3. The Landlord’s Cross-Application Is Out of Here!
Mr Inglis made a cross-application against the tenant due to damage to chattels and for the removal of smoke alarms which has maximum exemplary damages of $3,000.
This was thrown out as the decision that the tenancy was unlawful meant that Tribunal had no jurisdiction to consider any of the landlord’s claims. Basically, the tenant could have been operating a Meth Lab and the landlord had no power to do anything about it.
4. Grounds for a Rehearing? No chance!
Unsurprisingly, the decision did not sit well with Mr Inglis who immediately applied for a rehearing. However, there were no grounds for this. Section 105 of the Residential Tenancies Act refers to Rehearings.
You can only seek a rehearing on the ground that a substantial wrong or miscarriage of justice has or may have occurred. In the opinion of the adjudicator, this has not happened on this occasion. This is a matter for a District Court if the landlord chooses to appeal.
5. Different Adjudicator, Different Ruling
Meanwhile, in Christchurch, a landlord appeared to get off lightly in comparison with Mr Inglis.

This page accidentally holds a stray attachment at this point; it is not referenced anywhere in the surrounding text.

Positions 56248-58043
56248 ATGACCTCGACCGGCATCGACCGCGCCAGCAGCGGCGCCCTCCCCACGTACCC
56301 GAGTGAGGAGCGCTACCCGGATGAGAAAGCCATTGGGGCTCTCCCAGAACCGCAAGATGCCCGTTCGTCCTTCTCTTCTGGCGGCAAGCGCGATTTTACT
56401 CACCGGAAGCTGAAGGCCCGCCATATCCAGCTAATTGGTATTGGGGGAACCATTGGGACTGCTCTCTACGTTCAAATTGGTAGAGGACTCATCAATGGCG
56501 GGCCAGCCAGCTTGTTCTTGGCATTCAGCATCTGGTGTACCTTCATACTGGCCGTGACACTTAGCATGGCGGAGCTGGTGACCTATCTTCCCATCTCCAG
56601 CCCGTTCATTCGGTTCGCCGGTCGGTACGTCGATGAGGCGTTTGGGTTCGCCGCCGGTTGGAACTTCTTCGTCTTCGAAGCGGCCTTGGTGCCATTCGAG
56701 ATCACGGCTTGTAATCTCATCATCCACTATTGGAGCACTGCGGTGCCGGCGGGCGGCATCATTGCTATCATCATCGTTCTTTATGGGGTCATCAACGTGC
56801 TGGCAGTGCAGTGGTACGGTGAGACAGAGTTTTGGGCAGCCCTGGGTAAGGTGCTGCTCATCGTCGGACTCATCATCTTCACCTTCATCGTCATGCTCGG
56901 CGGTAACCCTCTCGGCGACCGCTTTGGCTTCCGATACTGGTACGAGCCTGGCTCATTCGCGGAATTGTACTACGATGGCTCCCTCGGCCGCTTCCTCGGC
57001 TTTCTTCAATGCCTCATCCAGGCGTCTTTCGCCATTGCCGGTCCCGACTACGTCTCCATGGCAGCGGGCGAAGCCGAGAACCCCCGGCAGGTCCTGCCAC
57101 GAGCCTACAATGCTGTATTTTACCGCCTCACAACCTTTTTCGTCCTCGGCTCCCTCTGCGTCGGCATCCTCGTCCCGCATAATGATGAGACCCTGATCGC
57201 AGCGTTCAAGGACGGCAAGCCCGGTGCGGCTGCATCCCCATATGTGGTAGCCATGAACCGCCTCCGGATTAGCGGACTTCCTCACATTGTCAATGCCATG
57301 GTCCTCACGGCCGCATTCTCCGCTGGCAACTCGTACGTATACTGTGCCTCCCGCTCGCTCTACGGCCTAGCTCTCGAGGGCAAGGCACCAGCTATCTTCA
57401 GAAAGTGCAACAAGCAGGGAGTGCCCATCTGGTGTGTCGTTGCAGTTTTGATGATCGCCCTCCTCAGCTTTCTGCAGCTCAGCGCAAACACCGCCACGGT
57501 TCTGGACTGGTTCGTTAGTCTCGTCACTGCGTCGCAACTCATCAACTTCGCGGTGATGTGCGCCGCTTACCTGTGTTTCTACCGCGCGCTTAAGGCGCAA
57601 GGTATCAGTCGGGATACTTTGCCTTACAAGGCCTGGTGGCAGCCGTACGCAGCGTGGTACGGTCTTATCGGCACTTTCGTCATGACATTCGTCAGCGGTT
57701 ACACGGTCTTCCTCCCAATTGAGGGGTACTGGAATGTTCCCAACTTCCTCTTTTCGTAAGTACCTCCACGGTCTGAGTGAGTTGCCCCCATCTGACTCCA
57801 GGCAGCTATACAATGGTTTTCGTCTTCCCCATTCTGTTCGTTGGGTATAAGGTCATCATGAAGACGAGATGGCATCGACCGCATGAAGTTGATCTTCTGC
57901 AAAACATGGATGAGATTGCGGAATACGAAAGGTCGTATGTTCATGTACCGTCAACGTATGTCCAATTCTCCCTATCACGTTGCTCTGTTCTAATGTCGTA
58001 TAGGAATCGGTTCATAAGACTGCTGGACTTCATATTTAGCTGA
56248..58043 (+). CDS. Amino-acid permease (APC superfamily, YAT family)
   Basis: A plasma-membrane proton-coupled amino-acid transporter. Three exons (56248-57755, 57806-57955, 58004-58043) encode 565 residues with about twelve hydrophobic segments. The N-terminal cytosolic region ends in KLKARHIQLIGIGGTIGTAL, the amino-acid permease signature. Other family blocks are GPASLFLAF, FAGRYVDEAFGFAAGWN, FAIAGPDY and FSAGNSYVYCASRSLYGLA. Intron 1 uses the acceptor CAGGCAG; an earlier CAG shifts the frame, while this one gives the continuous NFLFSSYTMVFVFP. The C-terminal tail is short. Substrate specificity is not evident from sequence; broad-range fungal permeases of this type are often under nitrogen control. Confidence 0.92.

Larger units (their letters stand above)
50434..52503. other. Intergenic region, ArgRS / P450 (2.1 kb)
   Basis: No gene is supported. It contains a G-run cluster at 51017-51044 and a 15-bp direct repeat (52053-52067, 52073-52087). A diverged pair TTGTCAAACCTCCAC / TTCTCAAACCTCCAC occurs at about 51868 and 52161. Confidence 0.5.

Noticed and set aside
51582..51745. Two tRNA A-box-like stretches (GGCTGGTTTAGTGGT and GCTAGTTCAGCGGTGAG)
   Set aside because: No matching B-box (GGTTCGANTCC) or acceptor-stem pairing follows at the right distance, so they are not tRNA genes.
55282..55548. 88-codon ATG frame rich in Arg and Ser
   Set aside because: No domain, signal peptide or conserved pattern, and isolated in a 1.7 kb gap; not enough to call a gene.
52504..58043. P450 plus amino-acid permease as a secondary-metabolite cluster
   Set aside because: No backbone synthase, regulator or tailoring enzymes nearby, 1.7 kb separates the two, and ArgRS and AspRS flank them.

The case between Danielle Williamson v Green Gift Health and Wealth Ltd highlights the inconsistencies that plague Tribunal.
On the 31st July 2017, Adjudicator Armstrong chose not to refund rent even though the property that was tenanted had a second bathroom without consent and a wood burner not compliant with the Building Code.
In this case, Ms Williamson took Green Gift Health and Wealth Ltd to Tenancy Tribunal seeking compensation due to the poor condition of the property they had rented and the fact that parts of the property were non-compliant. Adjudicator Armstrong ruled in favour of the tenant yet did not refund any rent.
This makes the Inglis decision seem very unfair as in the Christchurch case, the landlord clearly breached and would have been aware of the poor condition of the property. The property was not only non-compliant but also a health risk to the tenants yet the tenant was ordered to pay rent arrears to the landlord.
Be Consistent and Be Fair
The greatest frustration we hear about from Property Managers is how inconsistent Tribunal can be. In defence to many adjudicators, we have no doubt that many Property Managers attend unprepared and have limited knowledge of the act.
However, our research does show that too often we get inconsistencies. One of our aims is to hold Tribunal accountable to their decision and to educate Property Managers so they are better prepared when attending Tribunal.
The question this case highlights though is how many illegal tenancies are there, and does this give the green flag for tenants to seek thousands of dollars in rent refunds as many rental properties could have similar issues?
Our advice to Property Managers is to ensure that the landlord is fully aware of the obligations to provide the property compliant with all legislation and if you suspect that a property may not be compliant, raise the question with your landlord and highlight this Tribunal case.
Originally published on realiq.nz